Where oranges grow
A long time ago, when I was studying at Oxford, the modern history exam opened with, “Revolutions occur where oranges grow. Discuss.” Absurd on first reading, when you think about it there are numerous questions about the relationship between climate and history that it might provoke.
England is hardly the place for oranges, usually. But after weeks of moaning about no summer, we’re having what passes for a heat wave in these parts. That’s great, when you can do things outdoors. If you need to work, however, it’s more difficult, particularly since I (like most people here) don’t have air conditioning. After all, if you need it for only a couple of weeks each year, it makes even less economic than environmental sense.
As someone raised in Chicago, I was taught to believe “you think better in the cold”. Right now, I think that’s undoubtedly true.
When I was on World Link, we had an in-office game about naming enclaves (that tells you something about the office culture of World Link). Ceuta was an easy one to get, but I doubt any of us knew about Isla del Perejil, a previously meaningless rock that has provoked a ridiculous dispute between Morocco and Spain.
I’m not entirely sure after reading the news reports what inspired Morocco’s “invasion” of Parsley Island. King Mohammed VI, busy with his wedding, didn’t need to distract his subjects further, I wouldn’t think. But the Spanish are certainly riled: in an online survey by El Mundo, 64% of respondents reckoned Spain should reseize the islet by force.
On enclaves, incidentally, our efforts preceded, I’d guess, the web page maintained by Rolf Palmberg. Very strangely, to my mind, Palmberg does not include places like Ceuta because “they are not true enclaves since they are accessible by sea”.
John Robb and others have highlighted the terrorism implications of the synthetically created polio virus.
It’s probably true that anyone with a reasonably cheap lab can — or will shortly be able to — create harmful viruses. As yesterday’s Financial Times pointed out, “The experiment that a person conducted to win the Nobel Prize two decades ago can now be conducted by my 11-year-old grandson.” That’s what happens with the advance and dissemination of technology.
But there are three other sensible reactions to the news. First, as John himself points out in a comment, “As with the nuclear terror of the last 50 years, you have trust in the essential goodness of humanity that we are going to survive relatively unscathed.” Second, as John Seely Brown and Paul Duguid brilliantly explained in their Social Life of Information, foreseeing a path for how technologies will be used is profoundly difficult. There is no inevitability about extrapolating trends. Third, we should be thrilled at this latest example of scientific ingenuity. The artificial creation of life has long been mooted, but here we have it for real.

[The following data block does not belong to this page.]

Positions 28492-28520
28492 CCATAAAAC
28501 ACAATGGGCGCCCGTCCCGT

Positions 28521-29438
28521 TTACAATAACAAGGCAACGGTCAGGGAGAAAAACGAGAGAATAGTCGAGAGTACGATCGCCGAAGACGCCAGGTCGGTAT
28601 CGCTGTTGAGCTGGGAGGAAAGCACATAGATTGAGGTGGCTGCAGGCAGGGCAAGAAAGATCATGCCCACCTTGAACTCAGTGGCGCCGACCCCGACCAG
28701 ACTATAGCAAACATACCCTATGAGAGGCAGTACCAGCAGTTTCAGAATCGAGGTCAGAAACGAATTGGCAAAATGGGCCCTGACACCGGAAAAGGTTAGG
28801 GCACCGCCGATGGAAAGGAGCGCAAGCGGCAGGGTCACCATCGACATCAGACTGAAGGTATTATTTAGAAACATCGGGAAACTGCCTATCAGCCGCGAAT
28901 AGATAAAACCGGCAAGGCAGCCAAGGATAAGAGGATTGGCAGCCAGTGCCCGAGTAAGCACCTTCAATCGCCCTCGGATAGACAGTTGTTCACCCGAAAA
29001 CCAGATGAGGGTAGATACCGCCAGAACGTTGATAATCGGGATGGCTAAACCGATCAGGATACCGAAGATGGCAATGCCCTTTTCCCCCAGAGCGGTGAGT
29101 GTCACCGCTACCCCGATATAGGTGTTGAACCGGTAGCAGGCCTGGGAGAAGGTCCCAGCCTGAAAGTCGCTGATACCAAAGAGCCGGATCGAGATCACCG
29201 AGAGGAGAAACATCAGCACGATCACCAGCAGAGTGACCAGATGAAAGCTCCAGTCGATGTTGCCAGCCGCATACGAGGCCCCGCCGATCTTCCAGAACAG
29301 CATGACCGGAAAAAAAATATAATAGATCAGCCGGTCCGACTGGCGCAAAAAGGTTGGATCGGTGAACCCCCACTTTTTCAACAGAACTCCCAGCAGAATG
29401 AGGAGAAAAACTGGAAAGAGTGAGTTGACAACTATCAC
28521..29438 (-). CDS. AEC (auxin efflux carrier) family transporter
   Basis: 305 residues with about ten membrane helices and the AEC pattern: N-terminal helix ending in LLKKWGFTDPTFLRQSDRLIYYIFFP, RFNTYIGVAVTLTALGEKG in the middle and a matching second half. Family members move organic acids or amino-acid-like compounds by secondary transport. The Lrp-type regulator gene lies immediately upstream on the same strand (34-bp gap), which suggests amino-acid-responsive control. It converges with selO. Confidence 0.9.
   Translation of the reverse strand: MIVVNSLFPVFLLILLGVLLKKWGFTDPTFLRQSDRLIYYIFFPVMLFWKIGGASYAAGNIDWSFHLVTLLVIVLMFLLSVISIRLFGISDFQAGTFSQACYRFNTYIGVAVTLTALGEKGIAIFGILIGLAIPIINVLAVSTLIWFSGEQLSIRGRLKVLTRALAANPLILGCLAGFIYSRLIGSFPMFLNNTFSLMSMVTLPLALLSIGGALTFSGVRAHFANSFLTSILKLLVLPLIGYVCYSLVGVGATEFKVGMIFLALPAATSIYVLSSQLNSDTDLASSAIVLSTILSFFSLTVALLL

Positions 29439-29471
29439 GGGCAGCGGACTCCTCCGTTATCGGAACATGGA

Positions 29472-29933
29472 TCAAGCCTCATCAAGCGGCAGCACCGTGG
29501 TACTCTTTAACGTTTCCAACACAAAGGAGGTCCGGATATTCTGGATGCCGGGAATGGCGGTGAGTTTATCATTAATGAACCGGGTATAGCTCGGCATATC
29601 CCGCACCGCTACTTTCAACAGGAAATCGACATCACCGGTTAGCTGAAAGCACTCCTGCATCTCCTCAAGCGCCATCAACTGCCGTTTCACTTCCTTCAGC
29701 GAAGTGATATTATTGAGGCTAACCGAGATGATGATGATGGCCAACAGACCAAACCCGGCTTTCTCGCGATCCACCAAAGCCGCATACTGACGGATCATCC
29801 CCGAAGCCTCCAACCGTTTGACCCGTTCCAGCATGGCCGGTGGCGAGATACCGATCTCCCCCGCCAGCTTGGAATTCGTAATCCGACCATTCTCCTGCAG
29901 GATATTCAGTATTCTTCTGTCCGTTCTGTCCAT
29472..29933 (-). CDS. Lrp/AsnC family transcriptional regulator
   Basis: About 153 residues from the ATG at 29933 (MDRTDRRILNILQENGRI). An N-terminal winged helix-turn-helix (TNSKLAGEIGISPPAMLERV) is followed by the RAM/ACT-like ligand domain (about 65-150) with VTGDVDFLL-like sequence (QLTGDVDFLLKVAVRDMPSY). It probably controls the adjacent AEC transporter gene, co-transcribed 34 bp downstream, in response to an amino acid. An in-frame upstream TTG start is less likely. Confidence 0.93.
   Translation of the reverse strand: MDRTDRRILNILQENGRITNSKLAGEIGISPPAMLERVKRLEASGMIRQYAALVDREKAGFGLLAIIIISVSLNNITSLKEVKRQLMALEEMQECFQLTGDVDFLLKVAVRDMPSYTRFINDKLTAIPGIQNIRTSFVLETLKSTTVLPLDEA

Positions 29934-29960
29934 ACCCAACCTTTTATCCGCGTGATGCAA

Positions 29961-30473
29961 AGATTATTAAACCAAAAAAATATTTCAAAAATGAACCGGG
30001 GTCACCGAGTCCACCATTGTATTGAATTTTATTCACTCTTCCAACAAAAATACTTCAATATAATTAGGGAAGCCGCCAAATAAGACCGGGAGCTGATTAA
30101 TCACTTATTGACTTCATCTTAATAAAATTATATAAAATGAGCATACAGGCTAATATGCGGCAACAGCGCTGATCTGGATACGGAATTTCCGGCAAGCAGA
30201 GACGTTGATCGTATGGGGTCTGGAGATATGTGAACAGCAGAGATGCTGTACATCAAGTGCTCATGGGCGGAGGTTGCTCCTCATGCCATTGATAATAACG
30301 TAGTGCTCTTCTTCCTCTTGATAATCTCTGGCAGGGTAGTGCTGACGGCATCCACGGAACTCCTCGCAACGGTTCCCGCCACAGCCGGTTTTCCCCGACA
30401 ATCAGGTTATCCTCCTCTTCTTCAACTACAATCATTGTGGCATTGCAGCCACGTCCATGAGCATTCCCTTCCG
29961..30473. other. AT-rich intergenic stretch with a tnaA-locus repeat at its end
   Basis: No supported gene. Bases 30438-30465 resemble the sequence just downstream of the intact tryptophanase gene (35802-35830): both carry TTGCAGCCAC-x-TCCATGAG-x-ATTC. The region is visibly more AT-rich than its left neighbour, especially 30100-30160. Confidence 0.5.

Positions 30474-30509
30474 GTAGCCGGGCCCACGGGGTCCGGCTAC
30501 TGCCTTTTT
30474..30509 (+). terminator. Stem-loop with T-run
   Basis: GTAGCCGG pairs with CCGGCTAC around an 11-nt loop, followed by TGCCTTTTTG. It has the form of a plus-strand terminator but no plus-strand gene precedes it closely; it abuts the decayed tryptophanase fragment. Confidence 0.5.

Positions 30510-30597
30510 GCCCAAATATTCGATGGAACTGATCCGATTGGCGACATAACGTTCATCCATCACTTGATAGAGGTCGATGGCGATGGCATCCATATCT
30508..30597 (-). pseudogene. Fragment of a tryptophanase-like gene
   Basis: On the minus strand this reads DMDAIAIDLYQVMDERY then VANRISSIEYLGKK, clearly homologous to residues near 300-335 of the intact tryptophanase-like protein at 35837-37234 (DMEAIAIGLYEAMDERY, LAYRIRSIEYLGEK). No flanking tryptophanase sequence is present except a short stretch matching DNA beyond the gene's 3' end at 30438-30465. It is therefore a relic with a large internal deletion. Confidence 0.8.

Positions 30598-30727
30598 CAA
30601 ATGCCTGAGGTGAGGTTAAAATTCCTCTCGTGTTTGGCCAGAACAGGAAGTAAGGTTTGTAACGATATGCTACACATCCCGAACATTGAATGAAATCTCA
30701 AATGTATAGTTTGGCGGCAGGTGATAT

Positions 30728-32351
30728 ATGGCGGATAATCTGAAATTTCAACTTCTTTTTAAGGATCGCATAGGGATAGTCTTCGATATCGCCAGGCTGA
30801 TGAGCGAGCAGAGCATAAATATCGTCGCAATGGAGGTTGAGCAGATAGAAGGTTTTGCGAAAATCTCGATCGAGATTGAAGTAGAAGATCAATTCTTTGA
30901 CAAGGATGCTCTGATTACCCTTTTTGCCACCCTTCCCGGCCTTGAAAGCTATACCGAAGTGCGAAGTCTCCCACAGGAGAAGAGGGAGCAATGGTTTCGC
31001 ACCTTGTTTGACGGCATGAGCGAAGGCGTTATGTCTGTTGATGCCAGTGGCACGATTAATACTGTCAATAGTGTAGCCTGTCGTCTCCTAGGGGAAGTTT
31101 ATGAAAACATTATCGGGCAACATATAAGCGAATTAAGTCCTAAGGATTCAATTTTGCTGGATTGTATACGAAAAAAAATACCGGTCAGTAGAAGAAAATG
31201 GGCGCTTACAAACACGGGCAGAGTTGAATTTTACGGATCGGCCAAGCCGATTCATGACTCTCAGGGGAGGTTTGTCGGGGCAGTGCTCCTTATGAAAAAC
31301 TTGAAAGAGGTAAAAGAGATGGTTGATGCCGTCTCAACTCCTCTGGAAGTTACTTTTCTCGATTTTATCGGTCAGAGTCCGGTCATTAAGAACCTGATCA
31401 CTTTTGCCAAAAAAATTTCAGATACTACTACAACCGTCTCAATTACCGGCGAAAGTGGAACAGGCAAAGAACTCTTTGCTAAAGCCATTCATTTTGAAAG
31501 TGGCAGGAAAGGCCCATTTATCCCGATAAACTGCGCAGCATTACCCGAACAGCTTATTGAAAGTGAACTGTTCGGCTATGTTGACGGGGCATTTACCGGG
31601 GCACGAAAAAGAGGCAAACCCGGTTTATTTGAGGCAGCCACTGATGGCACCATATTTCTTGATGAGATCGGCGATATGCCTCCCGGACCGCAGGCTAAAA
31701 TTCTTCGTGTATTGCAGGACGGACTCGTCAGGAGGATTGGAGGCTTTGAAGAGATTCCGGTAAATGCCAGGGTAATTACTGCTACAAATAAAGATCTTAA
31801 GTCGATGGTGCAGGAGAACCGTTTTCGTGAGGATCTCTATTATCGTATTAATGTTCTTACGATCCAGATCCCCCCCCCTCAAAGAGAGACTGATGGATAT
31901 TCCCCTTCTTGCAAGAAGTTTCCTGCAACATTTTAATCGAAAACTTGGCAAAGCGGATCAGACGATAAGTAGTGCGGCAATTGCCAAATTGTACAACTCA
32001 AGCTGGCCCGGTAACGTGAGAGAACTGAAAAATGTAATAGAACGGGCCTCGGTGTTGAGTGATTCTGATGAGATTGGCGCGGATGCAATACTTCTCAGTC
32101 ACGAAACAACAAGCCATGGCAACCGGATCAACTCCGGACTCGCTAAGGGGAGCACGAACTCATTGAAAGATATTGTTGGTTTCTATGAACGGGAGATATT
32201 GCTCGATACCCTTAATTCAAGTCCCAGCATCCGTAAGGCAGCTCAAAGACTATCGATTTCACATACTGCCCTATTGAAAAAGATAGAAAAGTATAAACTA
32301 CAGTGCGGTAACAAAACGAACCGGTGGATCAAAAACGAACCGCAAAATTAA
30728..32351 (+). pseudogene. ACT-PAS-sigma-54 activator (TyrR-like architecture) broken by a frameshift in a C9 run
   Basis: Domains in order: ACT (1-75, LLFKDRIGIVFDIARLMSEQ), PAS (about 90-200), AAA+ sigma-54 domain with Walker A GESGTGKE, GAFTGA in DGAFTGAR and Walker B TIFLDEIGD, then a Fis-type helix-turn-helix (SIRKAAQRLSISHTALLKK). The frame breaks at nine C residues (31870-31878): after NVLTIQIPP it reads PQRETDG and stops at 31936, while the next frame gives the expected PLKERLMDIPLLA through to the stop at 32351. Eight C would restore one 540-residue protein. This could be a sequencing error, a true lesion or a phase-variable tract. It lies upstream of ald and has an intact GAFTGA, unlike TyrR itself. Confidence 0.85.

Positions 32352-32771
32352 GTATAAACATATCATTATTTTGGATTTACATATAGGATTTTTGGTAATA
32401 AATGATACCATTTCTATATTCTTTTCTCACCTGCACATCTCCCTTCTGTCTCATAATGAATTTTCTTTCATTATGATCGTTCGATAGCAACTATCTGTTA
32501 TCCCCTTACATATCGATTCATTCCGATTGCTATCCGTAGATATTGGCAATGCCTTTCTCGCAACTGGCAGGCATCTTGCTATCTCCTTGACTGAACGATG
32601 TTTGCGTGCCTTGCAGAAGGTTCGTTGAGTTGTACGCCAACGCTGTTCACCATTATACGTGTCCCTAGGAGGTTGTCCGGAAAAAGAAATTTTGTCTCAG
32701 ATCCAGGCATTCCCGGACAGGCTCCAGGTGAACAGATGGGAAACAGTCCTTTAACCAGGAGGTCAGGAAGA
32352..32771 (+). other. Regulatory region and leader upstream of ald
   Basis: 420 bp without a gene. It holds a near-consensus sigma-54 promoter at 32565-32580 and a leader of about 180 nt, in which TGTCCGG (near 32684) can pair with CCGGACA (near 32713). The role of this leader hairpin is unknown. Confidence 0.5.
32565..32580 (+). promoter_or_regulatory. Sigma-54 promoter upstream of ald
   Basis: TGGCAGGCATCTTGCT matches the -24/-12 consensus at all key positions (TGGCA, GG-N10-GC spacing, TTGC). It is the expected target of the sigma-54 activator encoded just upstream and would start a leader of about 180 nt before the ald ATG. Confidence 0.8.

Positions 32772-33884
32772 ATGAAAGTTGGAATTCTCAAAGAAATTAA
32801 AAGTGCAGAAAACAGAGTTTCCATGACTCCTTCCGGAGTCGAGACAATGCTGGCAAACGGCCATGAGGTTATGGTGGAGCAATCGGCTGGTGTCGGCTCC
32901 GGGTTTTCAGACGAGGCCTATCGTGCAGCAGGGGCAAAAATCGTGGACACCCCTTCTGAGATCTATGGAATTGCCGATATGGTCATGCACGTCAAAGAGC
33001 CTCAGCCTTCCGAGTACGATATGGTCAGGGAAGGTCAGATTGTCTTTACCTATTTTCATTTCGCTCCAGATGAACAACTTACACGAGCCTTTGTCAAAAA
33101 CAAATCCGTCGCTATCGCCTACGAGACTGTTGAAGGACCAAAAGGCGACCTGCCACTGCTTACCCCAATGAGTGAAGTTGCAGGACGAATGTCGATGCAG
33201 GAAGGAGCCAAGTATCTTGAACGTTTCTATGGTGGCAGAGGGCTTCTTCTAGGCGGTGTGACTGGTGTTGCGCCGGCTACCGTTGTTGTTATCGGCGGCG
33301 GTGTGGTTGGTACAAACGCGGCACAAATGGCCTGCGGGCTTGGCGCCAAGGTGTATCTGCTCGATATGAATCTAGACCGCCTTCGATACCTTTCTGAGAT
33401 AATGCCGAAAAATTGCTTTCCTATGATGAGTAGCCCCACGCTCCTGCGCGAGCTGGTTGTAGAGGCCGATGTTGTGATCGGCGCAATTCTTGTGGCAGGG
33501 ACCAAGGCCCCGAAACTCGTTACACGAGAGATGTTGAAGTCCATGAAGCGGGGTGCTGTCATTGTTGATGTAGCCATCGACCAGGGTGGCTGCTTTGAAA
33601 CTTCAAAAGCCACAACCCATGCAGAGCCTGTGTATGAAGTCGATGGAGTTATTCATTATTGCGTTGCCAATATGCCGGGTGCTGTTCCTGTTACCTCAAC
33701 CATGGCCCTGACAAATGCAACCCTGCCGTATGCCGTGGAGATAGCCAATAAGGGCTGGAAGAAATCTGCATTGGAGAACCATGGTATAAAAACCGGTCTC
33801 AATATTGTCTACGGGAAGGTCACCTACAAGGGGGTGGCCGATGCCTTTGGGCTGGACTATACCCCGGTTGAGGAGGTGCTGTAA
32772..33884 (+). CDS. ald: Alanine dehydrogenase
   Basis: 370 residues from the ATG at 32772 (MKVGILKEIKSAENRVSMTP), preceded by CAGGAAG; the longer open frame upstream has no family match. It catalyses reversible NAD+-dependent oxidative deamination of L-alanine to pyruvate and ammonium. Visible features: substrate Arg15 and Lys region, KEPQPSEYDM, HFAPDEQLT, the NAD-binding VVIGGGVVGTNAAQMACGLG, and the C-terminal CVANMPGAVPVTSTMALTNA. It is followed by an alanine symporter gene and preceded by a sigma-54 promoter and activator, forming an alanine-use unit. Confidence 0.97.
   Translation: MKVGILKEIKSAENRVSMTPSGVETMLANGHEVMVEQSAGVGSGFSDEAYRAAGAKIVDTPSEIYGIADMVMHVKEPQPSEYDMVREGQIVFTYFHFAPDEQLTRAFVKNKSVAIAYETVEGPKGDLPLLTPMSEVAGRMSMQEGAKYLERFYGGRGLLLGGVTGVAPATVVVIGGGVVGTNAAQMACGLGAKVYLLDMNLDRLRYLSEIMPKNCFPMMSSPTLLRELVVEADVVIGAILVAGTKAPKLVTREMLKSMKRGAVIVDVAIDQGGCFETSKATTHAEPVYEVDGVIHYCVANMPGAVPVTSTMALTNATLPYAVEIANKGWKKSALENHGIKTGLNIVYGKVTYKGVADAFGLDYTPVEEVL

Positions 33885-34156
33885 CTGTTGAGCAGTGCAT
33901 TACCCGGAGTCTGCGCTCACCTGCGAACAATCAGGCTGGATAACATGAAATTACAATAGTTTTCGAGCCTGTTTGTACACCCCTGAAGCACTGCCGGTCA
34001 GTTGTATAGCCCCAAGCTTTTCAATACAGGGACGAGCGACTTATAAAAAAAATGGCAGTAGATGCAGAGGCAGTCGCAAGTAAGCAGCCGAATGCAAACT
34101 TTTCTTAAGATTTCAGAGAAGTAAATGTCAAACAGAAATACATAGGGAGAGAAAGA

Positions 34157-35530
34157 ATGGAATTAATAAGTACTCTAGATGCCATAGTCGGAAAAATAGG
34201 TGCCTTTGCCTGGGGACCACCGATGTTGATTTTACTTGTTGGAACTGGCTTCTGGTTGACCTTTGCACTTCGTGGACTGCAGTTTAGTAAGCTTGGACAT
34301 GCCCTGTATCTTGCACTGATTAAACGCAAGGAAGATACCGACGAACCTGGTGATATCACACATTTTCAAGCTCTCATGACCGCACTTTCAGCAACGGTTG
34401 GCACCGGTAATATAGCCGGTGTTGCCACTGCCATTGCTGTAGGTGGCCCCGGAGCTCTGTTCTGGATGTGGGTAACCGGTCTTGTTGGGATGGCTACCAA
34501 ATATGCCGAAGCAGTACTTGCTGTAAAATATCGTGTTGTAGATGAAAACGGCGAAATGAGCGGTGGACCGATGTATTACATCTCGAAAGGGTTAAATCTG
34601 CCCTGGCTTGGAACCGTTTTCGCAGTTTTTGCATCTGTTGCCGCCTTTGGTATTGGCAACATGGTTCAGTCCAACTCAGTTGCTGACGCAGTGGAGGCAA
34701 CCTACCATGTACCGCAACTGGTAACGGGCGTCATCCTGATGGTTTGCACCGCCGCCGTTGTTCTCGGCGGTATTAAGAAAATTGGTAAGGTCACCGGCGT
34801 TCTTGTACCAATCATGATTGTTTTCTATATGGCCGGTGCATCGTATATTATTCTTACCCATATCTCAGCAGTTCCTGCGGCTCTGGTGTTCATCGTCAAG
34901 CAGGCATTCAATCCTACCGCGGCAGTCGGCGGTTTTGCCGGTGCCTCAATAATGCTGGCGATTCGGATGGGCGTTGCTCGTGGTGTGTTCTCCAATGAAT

Ye shall reap
“If Osama bin Laden had been taught to sow seeds when he was a nipper, he wouldn’t be doing what he’s doing.” Gardening expert Alan Titchmarsh shows his profound faith in the powers of digging in the soil on Desert Island Discs.
Jamin Raskin argues the case for constitutional literacy.
“The nation is suffering a profound crisis of constitutional literacy. According to a National Constitution Center poll five years ago, ‘only 5 percent of Americans can correctly answer 10 rudimentary questions about the Constitution’, such as naming any of the rights contained in the First Amendment or declaring true or false whether the president is elected directly by the people. Notably, one out of six citizens (this means tens of millions of people) actually believes that “the Constitution establishes America as a Christian nation.”
In a blow to those who think press freedom is an important part of a democratic society, the House of Lords in the UK refused five media organisations the right to appeal over a judgment ordering them to hand over documents leaked by an anonymous source.
What I find so puzzling about this judgement (and I hasten to add that I’m not a lawyer, so my absence of qualification to comment may be total) is that the media organisations are being put up against the wall on a fairly trivial matter (trivial, that is, in everything but commercial terms). Belgian brewing giant is determined to find out who leaked them documents on a possible takeover bid for South African Breweries.
I may be wrong, but I think the US courts would throw the Interbrew caseout with hardly a second glance. It’s not as though the newspapers are concealing a murderer or terrorist by their refusal to hand over documents. I’ll watch with interest to see what the newspapers do (the five are the FT, The Guardian, The Times, The Independent and Reuters).
Jonathan Freedland argues the case against the proposed boycott of Israeli academics: “If this tactic is aimed at nudging along the cause of peace in the Middle East and justice for the Palestinians, it can only fail.”
Truffling for Michaelangelo
How did he recognise it as a Michaelangelo? “It was just as I recognize a friend in the street or my wife across the breakfast table,” said Sir Timothy Clifford.
There’ll always be an England
There are major famines looming in Angola and Zimbabwe, but BBC Radio 4’s Today Programme has found time for the issue really exercising the people of Britain: the fate of the hedgehogs of South Uist. Earlier reports generated a storm of emails from people desperate to give the hedgehogs a home.
There isn’t equivalent humanity expressed on the fate of people who are threatened and displaced. Why do most people care more about other animals than the human animal?
First there was warchalking, now there’s blogchalking. My blogchalk, for what it’s worth, is: English, United Kingdom, London, Dulwich, Lance, Male, 41-45. Let’s see if it catches on.
Ross on Palestine
No diplomat has deeper experience of the Israel-Palestine conflict than Dennis Ross. So it pays to heed what he says: “The Palestinian public not only favors reform but is insisting on it. That is the good news. Now the bad: reform is still a longshot for several reasons.”